- Wheelchair Accessible
Adult | $12
Concession | $8
Family* | $30
Members | Free of charge
Children under 5 years | Free of charge
*2 adults & 2 children or 1 adult & 3 children
Tearooms open on weekends
This restful homestead hides a dark and stormy past. Built for the young military couple John and Elizabeth Macarthur and their growing family, Elizabeth Farm has witnessed major events in the growth of the colony, from the toppling of governors and convict rebellion to the birth of the Australian wool industry. As the original cottage was transformed into a fine colonial bungalow, the family’s life was equally gripped with turmoil and drama. Today, set within a re-created 1830s garden, Elizabeth Farm is an ‘access all areas’ museum. There are no barriers, locked doors, delicate furnishings or untouchable ornaments. Australia’s oldest homestead is now our most hands-on ‘living’ house museum.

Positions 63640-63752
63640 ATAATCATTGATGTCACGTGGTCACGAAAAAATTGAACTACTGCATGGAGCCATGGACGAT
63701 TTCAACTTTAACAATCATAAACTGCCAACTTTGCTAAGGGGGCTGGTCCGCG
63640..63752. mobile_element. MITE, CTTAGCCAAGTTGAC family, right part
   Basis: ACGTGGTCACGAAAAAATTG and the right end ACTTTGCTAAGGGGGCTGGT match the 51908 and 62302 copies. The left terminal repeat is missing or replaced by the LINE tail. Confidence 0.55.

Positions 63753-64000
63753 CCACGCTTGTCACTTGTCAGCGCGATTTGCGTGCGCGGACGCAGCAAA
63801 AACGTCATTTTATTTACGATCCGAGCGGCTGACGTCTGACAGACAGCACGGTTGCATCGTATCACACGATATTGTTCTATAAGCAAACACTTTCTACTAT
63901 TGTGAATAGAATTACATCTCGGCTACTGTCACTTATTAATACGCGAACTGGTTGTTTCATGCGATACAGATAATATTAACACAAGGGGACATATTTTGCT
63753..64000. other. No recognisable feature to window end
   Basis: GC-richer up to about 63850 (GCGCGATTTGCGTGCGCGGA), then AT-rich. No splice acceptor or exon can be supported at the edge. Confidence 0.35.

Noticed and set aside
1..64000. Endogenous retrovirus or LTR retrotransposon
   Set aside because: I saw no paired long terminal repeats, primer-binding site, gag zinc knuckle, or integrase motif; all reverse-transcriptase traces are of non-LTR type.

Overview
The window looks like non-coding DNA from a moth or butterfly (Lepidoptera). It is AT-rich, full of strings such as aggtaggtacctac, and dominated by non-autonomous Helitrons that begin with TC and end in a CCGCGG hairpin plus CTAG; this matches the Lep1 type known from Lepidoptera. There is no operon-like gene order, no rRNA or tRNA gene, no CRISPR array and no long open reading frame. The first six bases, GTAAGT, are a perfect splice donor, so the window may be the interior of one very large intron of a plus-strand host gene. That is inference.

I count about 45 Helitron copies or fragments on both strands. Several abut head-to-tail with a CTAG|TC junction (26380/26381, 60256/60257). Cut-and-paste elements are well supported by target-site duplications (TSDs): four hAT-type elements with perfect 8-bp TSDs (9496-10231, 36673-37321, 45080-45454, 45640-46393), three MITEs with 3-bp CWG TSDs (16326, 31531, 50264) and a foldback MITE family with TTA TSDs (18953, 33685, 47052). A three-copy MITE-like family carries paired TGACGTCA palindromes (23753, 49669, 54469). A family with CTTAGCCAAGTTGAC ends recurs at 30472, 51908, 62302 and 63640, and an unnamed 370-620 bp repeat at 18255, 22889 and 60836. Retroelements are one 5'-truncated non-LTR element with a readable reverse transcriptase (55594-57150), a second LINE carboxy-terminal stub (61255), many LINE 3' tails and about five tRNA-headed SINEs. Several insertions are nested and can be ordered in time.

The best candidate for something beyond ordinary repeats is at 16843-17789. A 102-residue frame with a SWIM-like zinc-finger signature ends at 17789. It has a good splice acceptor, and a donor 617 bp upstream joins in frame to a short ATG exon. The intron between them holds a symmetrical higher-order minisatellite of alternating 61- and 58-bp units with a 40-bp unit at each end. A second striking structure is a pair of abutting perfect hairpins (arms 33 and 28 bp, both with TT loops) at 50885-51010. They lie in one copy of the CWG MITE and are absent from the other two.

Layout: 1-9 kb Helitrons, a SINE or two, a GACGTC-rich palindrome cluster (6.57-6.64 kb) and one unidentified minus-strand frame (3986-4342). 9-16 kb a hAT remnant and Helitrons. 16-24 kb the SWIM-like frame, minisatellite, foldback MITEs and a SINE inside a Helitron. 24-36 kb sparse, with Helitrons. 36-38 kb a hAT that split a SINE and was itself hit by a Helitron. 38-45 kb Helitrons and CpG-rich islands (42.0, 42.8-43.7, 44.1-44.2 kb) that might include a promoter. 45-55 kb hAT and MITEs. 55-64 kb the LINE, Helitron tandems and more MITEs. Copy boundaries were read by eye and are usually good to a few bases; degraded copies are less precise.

News from Elizabeth Farm
Home is where the hearth isThursday 3 August 2017
There’s nothing like the sound of a crackling fire or the smoky aroma of burning wood to keep winter’s frost at bay. With only a few weeks left of winter’s cold embrace we’ve asked two of our curators to shed some light on the humble (and not so humble) fireplaces at Elizabeth Farm and Elizabeth Bay House.
By the early 1800s Sydney was a bustling trading port. Keen to stake a claim in the developing trade with China, in 1808 John Macarthur sent his nephew Hannibal to Canton with a cargo of sandalwood, hoping to bankroll the import of valuable Chinese goods to Sydney.